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Monday, August 01, 2011

Treehugger Tuesday

In recognition of "Shark Week" I've decided to post a piece about the importance of sharks in the marine environment.


Sharks are more important to us alive

We have already discussed that sharks are being exterminated at an alarming rate, mostly for their fins. But, isn’t it good that sharks are being exterminated? Aren’t sharks dangerous to man?

No, sharks are generally not dangerous to man.

Many people believe sharks to be dangerous because they are often depicted that way in the media. The media magnifies the very rare incidents where a shark bites a human as if these are common and fearsome occurrences. The fact is only 5 people in the entire world will die from a shark wound in an average year, whereas many millions of people swim in the oceans where sharks live. Can you think of any way to die that is as rare than that? Death from bicycle accidents, dog bites, snake bites, or other accidents are many times more common.

The real story of sharks is how vital they are to the health of the oceans.

Sharks play a very important role in the oceans in a way that an average fish does not. Sharks are at the top of the food chain in virtually every part of every ocean. In that role, they keep populations of other fish healthy and in proper proportion for their ecosystem.

Sharks have evolved in a tight inter-dependency with their ecosystem. They tend to eat very efficiently, going after the old, sick, or slower fish in a population that they prey upon, keeping that population healthier. Sharks groom many populations of marine life to the right size so that those prey species don’t cause harm to the ecosystem by becoming too populous.

Where sharks are eliminated, the marine ecosystem loses its balance.

In the parts of the ocean where sharks have been fished out of existence, we can see the dangerous result of removing the top predator from an ecosystem.

In one scientific study1 of the mid-Atlantic part of the United States, 11 species of sharks were virtually eliminated. Of the 14 species of marine life that those sharks used to eat, 12 became more plentiful and caused great damage to the ecosystem.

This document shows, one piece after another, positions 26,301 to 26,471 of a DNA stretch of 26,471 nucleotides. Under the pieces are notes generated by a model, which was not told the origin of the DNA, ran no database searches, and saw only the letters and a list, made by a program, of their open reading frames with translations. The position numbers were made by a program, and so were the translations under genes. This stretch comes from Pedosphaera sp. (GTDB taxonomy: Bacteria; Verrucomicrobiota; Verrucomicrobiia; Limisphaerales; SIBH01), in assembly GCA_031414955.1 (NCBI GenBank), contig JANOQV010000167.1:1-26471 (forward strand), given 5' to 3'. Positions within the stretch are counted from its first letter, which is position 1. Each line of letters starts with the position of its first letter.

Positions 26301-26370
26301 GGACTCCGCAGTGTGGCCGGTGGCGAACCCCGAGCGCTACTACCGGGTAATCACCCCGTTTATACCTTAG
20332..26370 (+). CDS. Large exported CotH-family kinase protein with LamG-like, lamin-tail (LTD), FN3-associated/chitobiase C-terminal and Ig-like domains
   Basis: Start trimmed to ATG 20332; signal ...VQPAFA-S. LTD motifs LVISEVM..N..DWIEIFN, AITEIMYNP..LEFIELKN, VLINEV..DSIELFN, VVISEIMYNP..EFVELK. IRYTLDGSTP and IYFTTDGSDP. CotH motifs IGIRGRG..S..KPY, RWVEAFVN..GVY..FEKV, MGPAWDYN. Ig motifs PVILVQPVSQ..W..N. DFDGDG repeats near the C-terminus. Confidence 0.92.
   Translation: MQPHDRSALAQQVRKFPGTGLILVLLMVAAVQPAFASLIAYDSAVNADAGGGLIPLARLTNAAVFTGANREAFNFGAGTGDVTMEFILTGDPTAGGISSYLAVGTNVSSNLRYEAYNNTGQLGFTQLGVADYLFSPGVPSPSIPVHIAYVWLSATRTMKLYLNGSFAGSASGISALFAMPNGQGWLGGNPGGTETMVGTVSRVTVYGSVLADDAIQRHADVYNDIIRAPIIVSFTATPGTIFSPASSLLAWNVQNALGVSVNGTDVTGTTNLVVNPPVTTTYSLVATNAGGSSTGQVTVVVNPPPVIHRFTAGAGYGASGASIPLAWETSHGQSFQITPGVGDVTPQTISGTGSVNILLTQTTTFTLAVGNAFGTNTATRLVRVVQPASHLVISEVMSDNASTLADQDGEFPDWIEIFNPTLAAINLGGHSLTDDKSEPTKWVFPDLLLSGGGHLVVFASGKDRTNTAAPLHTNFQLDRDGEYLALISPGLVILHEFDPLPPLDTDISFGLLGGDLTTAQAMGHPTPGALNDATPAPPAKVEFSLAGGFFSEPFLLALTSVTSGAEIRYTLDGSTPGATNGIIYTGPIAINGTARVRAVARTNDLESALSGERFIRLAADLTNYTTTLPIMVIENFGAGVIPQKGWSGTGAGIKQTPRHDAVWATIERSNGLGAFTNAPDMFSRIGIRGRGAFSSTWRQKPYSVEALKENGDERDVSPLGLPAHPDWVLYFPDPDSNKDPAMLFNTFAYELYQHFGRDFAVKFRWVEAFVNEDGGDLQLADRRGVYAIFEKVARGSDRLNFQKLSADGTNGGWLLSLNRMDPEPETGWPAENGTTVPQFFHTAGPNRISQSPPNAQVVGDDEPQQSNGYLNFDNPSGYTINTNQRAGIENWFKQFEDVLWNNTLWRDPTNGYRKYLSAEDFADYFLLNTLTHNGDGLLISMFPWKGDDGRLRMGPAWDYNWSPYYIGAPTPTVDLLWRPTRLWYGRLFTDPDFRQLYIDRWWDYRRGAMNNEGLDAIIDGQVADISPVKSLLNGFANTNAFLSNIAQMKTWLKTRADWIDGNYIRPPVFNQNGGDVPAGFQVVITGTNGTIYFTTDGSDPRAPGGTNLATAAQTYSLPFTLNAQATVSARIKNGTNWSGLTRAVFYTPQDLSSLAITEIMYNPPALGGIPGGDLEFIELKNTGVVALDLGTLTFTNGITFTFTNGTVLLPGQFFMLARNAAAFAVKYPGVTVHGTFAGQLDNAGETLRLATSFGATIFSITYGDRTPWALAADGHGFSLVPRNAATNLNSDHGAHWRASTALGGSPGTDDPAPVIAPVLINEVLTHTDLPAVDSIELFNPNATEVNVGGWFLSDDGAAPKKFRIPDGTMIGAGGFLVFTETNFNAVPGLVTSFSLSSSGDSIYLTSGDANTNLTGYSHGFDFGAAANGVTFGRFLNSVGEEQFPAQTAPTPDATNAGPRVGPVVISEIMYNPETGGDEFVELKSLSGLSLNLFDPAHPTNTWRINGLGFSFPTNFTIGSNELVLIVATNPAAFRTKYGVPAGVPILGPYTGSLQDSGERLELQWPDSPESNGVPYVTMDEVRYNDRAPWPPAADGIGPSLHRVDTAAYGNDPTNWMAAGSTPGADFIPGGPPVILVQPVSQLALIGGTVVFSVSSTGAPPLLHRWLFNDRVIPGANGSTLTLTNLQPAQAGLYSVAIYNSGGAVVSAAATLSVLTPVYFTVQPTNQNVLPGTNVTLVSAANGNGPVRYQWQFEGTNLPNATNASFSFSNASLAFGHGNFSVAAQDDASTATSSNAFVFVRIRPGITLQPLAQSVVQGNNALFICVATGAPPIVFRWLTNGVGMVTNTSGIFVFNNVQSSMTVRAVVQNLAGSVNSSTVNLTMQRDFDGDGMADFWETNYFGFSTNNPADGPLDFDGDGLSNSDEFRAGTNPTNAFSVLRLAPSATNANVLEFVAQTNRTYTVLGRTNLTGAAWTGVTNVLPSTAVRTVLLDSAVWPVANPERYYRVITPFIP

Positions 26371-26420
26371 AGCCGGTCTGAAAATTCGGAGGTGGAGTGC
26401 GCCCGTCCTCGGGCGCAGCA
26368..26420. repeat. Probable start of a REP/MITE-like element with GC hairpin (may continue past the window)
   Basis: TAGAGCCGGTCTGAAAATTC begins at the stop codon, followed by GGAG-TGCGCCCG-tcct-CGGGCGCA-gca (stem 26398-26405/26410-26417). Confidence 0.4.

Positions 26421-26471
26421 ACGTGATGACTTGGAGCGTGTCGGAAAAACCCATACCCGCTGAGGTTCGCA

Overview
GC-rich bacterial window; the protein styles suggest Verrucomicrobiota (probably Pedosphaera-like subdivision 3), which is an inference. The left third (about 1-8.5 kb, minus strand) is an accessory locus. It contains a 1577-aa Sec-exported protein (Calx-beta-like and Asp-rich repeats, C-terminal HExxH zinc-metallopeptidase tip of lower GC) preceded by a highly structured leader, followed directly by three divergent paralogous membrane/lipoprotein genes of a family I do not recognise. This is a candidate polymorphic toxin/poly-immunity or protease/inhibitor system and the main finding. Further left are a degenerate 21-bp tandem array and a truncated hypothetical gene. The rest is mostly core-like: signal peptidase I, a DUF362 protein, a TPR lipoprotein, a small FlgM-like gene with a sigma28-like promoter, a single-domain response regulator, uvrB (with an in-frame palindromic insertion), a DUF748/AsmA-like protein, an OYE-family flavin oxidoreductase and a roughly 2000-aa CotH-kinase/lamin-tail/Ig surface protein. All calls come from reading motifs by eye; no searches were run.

For example, the cownose ray population was no longer kept limited by sharks and grew out of control. As a result, the rays destroyed the population of bay scallops, their favored food.

But, people like bay scallops, too! The scallop fishery, which had been thriving for over 100 years, was virtually gone, with scallop catch dropping to only 13% of its high point2. And, scallops were also no longer there to perform their function of filtering and cleaning the ocean water.

The lesson is important. Sharks are being killed for their fins for shark fin soup, a food that has cultural value but is not important for human survival or health. However, removing the sharks can result in the loss of important foods that we do depend upon for survival.

Sharks have survived for 450 million years, but may be gone within 10 years.

Life within the oceans, covering 2/3rds of our planet, has enjoyed a relationship with sharks for about 450 million years. Our growing demand for shark fin soup has increased the slaughter of sharks to such a great extent that many shark species are already nearing extinction. They may be all gone within only 10 or 20 years.

What will the health of oceans be like when such an important group of animals have been destroyed? Do we want the destruction of sharks and the oceans to be the legacy we leave for our children?

1. Ransom A. Myers, Julia K. Baum, Travis D. Shepherd, Sean P. Powers, Charles H. Peterson;
Cascading Effects of the Loss of Apex Predatory Sharks from a Coastal Ocean; SCIENCE, MARCH 2007

2. Clyde L. MacKenzie, Jr., The Bay Scallop, Argopecten irradians, Massachusetts Through North Carolina: Its Biology and the History of Its Habitats and Fisheries, Marine Fisheries Review, US National Marine Fisheries Service, June, 2008

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